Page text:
These are among the questions at stake in the federal appellate court case Washington v. Whitaker (formerly Washington v. Sessions, Case No. 18-859) argued before the Second Circuit Court of Appeals in New York City on Wednesday, December 12, 2018 challenging the constitutionality of the Controlled Substances Act’s Schedule 1 classification of ‘marihuana.’ Schedule 1 requires a drug to have “no currently accepted medical use in treatment.” (21 U.S.C. § 812(b)(1)).

In the lower court, Southern District of New York Judge Alvin K. Hellerstein dismissed the Complaint challenging Schedule 1’s constitutionality, not on the merits, but on legal procedural grounds. He found that the Plaintiffs were required to exhaust their remedies through the administrative DEA rescheduling petitioning process, which the Plaintiffs claimed is futile. Judge Hellerstein wrote: “I emphasize that this decision is not on the merits of plaintiffs’ claim . . . this decision should not be understood as a factual finding that marijuana lacks any medical use in the United States . . .” (SDNY Case No. 17-cv-5625, Opinion & Order at 12). During the oral argument on February 14, 2018, Judge Hellerstein had said to Plaintiffs’ counsel Michael Hiller: “How could anyone say that your clients’ lives have not been saved by marijuana?”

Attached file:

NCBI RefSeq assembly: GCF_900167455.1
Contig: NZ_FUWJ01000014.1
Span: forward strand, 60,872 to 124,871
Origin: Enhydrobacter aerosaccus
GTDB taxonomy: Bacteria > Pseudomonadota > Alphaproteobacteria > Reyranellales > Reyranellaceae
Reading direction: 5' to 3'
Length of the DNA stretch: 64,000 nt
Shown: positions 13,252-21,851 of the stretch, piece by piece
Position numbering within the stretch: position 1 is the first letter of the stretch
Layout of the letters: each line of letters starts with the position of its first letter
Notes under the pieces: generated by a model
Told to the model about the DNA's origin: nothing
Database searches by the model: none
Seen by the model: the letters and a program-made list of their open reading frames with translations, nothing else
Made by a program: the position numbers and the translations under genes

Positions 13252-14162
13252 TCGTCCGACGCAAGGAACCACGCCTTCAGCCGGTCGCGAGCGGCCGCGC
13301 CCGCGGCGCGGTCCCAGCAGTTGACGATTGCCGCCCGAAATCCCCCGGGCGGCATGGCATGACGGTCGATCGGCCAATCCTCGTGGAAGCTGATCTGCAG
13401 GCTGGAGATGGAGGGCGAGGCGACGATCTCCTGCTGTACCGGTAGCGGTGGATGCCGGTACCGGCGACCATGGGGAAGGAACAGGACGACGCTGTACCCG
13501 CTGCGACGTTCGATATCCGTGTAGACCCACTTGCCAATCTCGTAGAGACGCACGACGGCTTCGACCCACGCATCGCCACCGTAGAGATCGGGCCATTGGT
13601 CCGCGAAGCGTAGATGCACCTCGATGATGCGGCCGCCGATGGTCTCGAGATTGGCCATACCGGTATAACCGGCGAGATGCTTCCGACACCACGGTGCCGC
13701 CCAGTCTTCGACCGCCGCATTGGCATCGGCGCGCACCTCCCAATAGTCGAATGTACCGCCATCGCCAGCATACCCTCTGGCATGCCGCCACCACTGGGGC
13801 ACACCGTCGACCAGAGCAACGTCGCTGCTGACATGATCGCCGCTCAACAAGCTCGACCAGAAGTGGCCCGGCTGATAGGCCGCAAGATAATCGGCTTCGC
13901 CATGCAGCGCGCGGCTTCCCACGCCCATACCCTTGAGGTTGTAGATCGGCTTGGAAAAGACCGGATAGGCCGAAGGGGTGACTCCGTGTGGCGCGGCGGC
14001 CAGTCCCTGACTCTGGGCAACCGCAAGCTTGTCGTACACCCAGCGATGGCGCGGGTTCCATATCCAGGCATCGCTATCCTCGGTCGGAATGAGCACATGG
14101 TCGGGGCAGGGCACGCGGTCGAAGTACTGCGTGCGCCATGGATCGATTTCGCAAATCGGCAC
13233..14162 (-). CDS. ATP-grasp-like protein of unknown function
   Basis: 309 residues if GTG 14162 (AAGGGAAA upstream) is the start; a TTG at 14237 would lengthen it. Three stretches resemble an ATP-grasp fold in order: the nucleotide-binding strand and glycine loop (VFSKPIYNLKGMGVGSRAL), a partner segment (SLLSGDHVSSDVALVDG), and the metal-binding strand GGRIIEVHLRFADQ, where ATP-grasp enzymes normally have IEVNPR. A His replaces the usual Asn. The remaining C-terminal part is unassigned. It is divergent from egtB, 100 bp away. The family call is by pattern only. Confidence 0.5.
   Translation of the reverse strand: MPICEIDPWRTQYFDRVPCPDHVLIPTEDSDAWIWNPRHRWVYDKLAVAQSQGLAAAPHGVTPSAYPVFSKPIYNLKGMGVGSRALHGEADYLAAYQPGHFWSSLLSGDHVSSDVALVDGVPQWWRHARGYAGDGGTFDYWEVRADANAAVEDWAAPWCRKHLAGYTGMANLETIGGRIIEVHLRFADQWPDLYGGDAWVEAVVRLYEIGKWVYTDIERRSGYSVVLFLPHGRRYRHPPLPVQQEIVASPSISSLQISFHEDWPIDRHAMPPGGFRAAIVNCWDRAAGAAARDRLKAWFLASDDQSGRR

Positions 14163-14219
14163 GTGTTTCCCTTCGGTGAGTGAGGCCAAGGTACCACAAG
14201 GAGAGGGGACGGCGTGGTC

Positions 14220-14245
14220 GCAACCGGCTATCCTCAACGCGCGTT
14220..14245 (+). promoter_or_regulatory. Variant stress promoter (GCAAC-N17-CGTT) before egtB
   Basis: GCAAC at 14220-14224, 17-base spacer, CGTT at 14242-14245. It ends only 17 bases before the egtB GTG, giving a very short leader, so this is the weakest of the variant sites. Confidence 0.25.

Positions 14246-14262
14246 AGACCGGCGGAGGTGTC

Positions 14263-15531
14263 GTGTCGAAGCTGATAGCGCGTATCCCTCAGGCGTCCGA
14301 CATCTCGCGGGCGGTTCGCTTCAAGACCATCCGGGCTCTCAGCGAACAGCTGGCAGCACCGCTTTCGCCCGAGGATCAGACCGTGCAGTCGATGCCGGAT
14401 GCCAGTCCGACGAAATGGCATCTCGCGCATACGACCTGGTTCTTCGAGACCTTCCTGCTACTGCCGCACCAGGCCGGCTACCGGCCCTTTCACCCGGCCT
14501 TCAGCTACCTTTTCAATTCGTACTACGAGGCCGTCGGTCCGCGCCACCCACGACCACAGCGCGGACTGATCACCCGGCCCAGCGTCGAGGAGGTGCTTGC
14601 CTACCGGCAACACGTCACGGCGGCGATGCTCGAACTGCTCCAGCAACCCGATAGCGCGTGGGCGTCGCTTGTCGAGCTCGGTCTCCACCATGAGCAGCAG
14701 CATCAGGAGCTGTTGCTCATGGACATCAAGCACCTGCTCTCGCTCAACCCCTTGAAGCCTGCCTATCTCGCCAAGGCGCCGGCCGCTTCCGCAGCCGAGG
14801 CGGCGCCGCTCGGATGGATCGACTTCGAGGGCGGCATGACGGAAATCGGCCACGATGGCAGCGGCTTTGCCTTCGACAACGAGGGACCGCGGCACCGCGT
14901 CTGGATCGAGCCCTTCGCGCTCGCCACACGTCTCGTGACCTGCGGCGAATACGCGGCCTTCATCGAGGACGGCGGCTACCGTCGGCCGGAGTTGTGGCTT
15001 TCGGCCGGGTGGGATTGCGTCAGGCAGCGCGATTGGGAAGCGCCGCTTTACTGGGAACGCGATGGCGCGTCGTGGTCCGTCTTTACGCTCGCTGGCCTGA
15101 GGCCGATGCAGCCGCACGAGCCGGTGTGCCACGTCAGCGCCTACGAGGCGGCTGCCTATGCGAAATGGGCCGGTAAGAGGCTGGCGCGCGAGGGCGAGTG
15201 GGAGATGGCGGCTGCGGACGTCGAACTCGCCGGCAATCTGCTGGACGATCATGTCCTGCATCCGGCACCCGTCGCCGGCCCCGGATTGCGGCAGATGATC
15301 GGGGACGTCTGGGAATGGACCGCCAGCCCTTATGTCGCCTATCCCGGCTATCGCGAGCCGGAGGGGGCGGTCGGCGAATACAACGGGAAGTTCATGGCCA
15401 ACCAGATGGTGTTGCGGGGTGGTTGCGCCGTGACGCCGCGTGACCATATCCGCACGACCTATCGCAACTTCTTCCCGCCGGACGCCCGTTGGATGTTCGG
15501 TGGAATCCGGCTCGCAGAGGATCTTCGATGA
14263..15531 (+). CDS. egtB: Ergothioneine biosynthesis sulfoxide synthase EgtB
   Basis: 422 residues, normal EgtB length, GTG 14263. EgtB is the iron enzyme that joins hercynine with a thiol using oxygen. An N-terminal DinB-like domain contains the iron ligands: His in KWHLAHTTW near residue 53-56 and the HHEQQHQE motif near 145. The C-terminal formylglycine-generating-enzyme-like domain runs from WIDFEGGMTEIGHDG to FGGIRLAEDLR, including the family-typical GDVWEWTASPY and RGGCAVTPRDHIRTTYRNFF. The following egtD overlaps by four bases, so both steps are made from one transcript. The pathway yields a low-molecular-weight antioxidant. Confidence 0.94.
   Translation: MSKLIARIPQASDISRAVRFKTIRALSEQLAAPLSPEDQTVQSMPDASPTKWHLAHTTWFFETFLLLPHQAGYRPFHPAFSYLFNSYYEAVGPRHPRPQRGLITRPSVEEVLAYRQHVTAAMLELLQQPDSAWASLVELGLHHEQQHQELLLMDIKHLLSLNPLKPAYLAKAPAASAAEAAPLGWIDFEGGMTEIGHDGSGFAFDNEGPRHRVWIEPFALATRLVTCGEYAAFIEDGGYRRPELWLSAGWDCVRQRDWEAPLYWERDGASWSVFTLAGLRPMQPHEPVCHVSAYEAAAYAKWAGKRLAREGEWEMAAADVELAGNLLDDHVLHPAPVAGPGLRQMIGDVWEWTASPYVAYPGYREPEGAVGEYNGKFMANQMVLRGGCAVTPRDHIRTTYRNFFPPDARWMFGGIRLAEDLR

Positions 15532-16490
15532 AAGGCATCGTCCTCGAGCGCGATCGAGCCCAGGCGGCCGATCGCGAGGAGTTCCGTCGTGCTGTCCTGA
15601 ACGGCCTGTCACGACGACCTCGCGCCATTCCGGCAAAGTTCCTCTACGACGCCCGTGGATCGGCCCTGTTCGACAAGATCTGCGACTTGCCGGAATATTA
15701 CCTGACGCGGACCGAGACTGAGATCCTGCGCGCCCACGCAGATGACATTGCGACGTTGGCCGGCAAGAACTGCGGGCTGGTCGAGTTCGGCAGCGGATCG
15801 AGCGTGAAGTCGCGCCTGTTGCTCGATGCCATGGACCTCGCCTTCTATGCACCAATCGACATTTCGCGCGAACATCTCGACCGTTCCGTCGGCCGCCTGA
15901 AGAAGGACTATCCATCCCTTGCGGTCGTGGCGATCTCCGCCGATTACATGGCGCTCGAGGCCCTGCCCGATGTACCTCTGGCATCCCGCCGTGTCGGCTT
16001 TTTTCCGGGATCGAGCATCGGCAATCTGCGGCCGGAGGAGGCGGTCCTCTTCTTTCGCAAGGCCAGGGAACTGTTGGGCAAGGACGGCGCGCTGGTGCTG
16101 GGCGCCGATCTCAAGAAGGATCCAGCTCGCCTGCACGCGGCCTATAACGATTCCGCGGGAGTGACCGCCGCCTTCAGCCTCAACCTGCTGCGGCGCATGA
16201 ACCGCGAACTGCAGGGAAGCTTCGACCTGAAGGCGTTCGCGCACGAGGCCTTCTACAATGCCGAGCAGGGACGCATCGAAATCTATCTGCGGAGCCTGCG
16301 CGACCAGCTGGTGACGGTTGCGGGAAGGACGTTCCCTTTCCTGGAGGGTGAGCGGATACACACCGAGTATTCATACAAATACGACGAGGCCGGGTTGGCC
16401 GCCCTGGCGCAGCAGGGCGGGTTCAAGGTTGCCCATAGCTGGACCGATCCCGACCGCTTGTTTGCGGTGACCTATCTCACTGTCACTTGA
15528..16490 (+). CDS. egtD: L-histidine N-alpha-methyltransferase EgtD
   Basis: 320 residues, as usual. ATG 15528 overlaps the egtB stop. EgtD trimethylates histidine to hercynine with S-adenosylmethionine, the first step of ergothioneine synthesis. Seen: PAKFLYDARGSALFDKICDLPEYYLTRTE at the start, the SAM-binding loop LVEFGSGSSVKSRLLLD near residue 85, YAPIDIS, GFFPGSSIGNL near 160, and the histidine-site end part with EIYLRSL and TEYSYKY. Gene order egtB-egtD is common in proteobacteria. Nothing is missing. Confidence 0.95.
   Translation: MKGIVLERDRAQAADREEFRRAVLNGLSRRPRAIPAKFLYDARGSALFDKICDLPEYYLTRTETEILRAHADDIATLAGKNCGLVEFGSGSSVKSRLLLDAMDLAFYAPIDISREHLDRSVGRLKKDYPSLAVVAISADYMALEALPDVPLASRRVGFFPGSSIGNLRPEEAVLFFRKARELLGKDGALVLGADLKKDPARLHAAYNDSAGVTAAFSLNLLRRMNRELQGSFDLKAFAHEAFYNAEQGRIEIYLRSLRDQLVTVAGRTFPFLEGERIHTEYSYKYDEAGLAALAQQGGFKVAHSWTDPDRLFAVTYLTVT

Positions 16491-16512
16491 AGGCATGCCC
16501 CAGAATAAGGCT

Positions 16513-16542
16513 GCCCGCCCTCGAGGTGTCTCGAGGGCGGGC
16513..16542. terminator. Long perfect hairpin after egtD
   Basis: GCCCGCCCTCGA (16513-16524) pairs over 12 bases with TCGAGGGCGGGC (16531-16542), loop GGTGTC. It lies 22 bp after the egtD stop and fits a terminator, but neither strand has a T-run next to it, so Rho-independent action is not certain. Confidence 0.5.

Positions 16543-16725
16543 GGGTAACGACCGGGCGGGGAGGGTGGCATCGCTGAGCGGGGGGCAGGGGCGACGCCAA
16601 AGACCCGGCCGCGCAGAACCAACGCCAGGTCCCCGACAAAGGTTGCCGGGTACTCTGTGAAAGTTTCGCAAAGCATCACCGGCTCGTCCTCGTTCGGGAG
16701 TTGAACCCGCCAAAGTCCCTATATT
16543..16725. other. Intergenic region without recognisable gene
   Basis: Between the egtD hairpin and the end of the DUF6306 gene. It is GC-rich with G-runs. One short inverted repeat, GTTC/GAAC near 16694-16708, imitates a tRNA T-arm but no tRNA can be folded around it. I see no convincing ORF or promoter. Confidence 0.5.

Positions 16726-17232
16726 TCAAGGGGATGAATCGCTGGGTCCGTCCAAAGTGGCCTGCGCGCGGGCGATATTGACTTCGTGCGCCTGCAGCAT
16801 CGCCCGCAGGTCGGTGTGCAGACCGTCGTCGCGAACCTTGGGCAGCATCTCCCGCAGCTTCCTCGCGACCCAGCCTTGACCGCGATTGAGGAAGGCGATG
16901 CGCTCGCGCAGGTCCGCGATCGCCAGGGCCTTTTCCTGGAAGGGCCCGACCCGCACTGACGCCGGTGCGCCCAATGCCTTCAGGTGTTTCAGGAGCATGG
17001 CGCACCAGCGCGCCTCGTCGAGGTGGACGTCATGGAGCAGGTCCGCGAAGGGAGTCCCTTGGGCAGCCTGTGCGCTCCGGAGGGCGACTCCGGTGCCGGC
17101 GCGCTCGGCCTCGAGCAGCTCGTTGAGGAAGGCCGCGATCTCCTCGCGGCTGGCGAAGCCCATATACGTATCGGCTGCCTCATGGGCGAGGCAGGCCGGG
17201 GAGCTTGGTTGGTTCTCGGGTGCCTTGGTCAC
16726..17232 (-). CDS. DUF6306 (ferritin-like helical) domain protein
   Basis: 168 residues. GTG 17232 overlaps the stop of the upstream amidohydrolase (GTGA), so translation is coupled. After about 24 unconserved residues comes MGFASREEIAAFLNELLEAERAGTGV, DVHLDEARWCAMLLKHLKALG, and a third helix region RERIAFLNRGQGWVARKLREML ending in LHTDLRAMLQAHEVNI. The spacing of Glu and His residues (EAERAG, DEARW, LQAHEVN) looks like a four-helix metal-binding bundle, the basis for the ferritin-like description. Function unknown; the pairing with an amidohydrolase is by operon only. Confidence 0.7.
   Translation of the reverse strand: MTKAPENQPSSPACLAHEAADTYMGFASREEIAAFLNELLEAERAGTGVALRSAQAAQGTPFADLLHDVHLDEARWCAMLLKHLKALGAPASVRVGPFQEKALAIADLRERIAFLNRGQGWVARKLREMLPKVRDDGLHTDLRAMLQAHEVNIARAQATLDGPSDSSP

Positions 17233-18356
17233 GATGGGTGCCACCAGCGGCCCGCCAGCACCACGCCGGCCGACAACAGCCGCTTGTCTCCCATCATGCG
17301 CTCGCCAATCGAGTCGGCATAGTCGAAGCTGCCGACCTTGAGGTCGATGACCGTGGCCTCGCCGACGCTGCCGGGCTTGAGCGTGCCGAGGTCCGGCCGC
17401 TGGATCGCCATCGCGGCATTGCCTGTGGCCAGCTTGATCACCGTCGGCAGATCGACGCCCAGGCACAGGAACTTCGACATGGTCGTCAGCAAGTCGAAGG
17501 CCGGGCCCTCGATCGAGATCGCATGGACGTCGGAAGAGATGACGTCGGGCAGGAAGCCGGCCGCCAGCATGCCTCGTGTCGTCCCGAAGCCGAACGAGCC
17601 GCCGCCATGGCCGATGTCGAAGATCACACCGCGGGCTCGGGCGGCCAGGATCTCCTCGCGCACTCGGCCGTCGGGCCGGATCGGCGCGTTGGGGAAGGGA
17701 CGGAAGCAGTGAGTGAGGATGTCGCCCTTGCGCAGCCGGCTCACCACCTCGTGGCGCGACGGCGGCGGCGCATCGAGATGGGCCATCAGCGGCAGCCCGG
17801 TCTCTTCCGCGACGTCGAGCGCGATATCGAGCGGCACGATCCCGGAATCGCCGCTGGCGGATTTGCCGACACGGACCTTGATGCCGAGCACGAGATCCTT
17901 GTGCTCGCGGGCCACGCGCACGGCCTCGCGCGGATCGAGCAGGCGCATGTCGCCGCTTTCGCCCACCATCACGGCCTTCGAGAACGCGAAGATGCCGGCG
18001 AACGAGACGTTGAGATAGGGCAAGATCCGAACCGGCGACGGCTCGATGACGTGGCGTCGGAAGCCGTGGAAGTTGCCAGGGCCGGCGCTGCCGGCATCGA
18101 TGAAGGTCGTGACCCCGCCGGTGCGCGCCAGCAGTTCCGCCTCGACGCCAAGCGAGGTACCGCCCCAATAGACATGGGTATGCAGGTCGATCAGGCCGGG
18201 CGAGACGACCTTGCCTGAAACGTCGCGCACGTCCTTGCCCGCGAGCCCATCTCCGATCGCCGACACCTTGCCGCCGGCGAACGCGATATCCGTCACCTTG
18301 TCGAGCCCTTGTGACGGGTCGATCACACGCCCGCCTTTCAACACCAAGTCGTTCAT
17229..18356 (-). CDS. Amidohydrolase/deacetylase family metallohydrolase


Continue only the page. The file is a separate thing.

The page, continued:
Reacting to Judge Hellerstein’s decision on procedural grounds, Mr. Hiller commented:

“Resigning the plaintiffs to the petitioning administrative process is tantamount to a death sentence for those patients who need cannabis to live. The time has come for the courts to abandon decades-old precedent, notched with obsolete legal technicalities, and catch up with modern science and contemporary principles of constitutional law . . . . This case will continue to move forward. Notwithstanding the outcome today, we remain confident that the final disposition of this case will include a finding that the classification of cannabis under the [CSA] is unconstitutional – freeing millions of Americans to safely treat their conditions with a plant that maintains their health and their lives.”